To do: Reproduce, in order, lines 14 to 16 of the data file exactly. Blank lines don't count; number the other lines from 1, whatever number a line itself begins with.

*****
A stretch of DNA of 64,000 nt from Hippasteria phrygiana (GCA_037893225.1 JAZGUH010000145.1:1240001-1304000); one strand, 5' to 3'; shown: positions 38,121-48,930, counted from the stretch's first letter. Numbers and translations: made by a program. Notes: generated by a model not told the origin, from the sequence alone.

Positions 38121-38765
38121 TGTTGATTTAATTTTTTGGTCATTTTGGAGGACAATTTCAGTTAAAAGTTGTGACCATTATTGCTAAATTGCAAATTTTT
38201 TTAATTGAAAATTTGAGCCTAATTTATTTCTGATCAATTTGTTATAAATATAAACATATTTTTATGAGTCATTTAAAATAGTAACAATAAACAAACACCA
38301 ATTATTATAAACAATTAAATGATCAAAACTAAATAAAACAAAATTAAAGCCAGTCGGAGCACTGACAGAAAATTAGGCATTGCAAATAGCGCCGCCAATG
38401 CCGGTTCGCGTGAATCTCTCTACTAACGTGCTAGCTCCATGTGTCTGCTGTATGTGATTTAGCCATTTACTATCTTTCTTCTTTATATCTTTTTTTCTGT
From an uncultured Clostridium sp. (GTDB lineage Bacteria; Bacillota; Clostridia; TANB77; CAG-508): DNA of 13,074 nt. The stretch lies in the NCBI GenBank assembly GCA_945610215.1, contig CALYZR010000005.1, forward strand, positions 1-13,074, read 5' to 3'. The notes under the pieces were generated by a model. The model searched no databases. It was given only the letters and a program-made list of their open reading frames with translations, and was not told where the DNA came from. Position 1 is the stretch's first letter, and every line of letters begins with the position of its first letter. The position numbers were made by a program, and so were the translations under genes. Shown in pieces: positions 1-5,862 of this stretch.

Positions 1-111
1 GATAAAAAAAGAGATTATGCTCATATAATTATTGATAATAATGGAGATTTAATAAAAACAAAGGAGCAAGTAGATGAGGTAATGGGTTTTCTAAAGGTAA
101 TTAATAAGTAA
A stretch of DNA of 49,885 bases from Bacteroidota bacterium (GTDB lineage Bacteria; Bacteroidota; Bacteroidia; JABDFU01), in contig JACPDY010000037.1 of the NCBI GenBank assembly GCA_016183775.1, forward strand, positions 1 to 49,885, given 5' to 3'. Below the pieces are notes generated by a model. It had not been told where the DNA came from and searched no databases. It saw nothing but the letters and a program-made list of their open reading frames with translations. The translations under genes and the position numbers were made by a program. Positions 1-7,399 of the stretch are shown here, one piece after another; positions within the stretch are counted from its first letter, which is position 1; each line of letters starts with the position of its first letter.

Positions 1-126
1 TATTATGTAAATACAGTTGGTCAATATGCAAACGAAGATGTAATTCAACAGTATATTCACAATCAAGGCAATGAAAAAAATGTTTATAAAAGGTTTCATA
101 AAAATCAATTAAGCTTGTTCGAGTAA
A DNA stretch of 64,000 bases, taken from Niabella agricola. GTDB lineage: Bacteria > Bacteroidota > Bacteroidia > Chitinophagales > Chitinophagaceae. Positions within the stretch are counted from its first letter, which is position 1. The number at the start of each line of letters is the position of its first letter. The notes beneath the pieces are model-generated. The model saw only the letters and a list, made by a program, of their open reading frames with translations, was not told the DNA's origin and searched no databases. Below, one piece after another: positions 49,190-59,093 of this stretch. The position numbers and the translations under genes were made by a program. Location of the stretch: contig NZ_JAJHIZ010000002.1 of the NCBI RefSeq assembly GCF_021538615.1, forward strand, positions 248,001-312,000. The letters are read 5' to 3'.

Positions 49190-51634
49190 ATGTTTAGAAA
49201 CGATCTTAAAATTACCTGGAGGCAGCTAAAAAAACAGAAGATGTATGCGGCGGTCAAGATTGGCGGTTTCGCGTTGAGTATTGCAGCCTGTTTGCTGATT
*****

101 AAAATCAATTAAGCTTGTTCGAGTAA
A DNA stretch of 64,000 bases, taken from Niabella agricola. GTDB lineage: Bacteria > Bacteroidota > Bacteroidia > Chitinophagales > Chitinophagaceae. Positions within the stretch are counted from its first letter, which is position 1. The number at the start of each line of letters is the position of its first letter. The notes beneath the pieces are model-generated. The model saw only the letters and a list, made by a program, of their open reading frames with translations, was not told the DNA's origin and searched no databases. Below, one piece after another: positions 49,190-59,093 of this stretch. The position numbers and the translations under genes were made by a program. Location of the stretch: contig NZ_JAJHIZ010000002.1 of the NCBI RefSeq assembly GCF_021538615.1, forward strand, positions 248,001-312,000. The letters are read 5' to 3'.

Positions 49190-51634